We regularly worry about how best to keep our horse fit and sound. But what about yourself?

Physiotherapist Nikki Robinson explains how to heal your aching body.

Some common ailments for horse riders include:

  • Lower back pain
  • Neck and shoulder tension
  • Plantar Fasciitis (pain in the heel, under the foot or up the Achilles tendon)
  • Arthritis
  • Repetitive strain injury

If you experience any or all of the above, there are some simple solutions you can put into practice.

Helping yourself

Psoas release using a ball
This can be extremely effective in alleviating lower back pain. Lie on your stomach on the floor. On your loosest side, locate the bone at the front of your pelvis. Place the tennis ball just up from the bone and towards your belly button. Lie face down on the ball for 10 minutes, or as long as comfortable. Repeat on the tighter side.

Do not do this release if you are pregnant, think you might be pregnant, or have had recent abdominal surgery.

Sensible hoof picking
Think about how you pick out your horse’s hooves. Bend your knees and stick your bottom out to avoid holding your back in a bent position. Make sure you straighten up after each hoof (or even halfway through if you need to). Also, remember that you don’t have to pick out all four feet at the same time – try picking out one hoof, then move to brushing the mane before going back to the second hoof and so on.

Use your hand as a healing tool
To release neck and shoulder tension, place one hand, skin on skin, at the top of your sternum (breast bone), with your fingertips resting against your collarbone. Let the weight of your arm hang down gently. Allow your hand to sink in and follow any movements you feel under your hand as your muscles begin to release. Remember to breathe and aim to hold the position for at least five minutes.

When you have finished, keep your hand in the same place, lift your arm slightly, then very slowly peel your hand away. Repeat with the other hand and shoulder. This exercise can be done sitting or standing.

Ball rolling
To reduce pain in your feet, sit with the sole of your affected foot resting on a small ball. Go gently, as too much pressure can cause bruising, and slowly roll your foot over the ball for a couple of minutes. If you find a spot that’s very tight, just rest in that position until you feel it change and release. If any points are too painful to apply pressure to then don’t – you will still be helping as you work around them.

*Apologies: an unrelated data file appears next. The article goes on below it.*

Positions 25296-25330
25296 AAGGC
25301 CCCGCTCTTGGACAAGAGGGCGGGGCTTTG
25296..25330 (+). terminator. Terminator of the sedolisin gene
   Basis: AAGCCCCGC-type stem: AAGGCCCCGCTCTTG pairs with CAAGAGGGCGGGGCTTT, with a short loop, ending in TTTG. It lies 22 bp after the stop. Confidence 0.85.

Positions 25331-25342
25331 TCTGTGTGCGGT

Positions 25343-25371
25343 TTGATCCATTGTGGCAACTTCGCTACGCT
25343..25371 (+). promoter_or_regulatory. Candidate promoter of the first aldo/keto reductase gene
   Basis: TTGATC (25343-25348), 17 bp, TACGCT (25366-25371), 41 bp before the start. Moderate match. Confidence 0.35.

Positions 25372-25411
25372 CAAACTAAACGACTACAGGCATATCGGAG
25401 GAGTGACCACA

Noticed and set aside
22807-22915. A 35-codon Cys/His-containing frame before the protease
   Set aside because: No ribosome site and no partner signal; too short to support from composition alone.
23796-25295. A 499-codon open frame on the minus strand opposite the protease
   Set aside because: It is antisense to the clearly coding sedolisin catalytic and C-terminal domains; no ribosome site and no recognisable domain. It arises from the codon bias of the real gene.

Get moving
If you suffer with arthritis, moving is helpful. Movement prevents the joint from stiffening up and it will also feel less painful when you start to move if it’s not had chance to seize up in one position.

Gentle exercise will not damage an arthritic joint, even if it feels a little bit sore to begin with. Take care to follow what you feel and don’t force your joints into any positions.

Strengthening exercises
Exercises aimed at strengthening the muscles around the joint are particularly useful. Most joints rely on these muscles for support, but if a joint is painful, you’re less likely to move it and the muscles can weaken quite quickly.

There are many variations of exercises that can be suitable. The best way to get started is to be assessed by a professional who can give you the exercises that are right for you.

All change
If you suffer with repetitive strain injury the best thing to do is identify the trigger – there may be more than one. Making changes to the things that you spend all day doing will take the strain off your body and help it to heal the inflammation that’s built up. At the yard it’s really important too use the right tools for the job, take breaks when you need to and very your tasks throughout the day. If the cause is work-related, your employer has a duty to provide you with the correct equipment and work conditions to prevent incidents of RSI where reasonably possible.

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